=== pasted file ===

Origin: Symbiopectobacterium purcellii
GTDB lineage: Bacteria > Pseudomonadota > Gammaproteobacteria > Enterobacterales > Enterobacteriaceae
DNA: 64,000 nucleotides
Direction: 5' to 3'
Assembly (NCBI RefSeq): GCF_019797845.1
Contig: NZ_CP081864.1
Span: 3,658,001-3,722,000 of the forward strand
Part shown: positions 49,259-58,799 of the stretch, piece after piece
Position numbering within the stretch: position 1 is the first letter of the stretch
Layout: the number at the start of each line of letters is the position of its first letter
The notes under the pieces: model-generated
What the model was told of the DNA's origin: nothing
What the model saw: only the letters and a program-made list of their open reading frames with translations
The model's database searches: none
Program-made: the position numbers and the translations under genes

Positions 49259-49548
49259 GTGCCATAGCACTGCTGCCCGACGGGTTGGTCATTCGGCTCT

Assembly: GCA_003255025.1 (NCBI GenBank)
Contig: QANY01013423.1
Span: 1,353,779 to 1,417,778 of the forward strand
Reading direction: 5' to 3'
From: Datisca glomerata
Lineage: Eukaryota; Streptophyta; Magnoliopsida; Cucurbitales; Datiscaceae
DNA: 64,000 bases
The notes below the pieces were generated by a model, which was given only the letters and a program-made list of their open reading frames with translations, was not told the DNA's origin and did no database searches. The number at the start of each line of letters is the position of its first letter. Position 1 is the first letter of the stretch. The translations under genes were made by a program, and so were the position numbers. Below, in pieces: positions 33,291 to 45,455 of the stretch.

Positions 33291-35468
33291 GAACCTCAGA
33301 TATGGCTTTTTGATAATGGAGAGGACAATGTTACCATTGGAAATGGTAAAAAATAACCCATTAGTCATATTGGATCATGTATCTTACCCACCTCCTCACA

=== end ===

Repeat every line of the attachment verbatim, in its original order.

Origin: Symbiopectobacterium purcellii
GTDB lineage: Bacteria > Pseudomonadota > Gammaproteobacteria > Enterobacterales > Enterobacteriaceae
DNA: 64,000 nucleotides
Direction: 5' to 3'
Assembly (NCBI RefSeq): GCF_019797845.1
Contig: NZ_CP081864.1
Span: 3,658,001-3,722,000 of the forward strand
Part shown: positions 49,259-58,799 of the stretch, piece after piece
Position numbering within the stretch: position 1 is the first letter of the stretch
Layout: the number at the start of each line of letters is the position of its first letter
The notes under the pieces: model-generated
What the model was told of the DNA's origin: nothing
What the model saw: only the letters and a program-made list of their open reading frames with translations
The model's database searches: none
Program-made: the position numbers and the translations under genes

Positions 49259-49548
49259 GTGCCATAGCACTGCTGCCCGACGGGTTGGTCATTCGGCTCT

Assembly: GCA_003255025.1 (NCBI GenBank)
Contig: QANY01013423.1
Span: 1,353,779 to 1,417,778 of the forward strand
Reading direction: 5' to 3'
From: Datisca glomerata
Lineage: Eukaryota; Streptophyta; Magnoliopsida; Cucurbitales; Datiscaceae
DNA: 64,000 bases
The notes below the pieces were generated by a model, which was given only the letters and a program-made list of their open reading frames with translations, was not told the DNA's origin and did no database searches. The number at the start of each line of letters is the position of its first letter. Position 1 is the first letter of the stretch. The translations under genes were made by a program, and so were the position numbers. Below, in pieces: positions 33,291 to 45,455 of the stretch.

Positions 33291-35468
33291 GAACCTCAGA
33301 TATGGCTTTTTGATAATGGAGAGGACAATGTTACCATTGGAAATGGTAAAAAATAACCCATTAGTCATATTGGATCATGTATCTTACCCACCTCCTCACA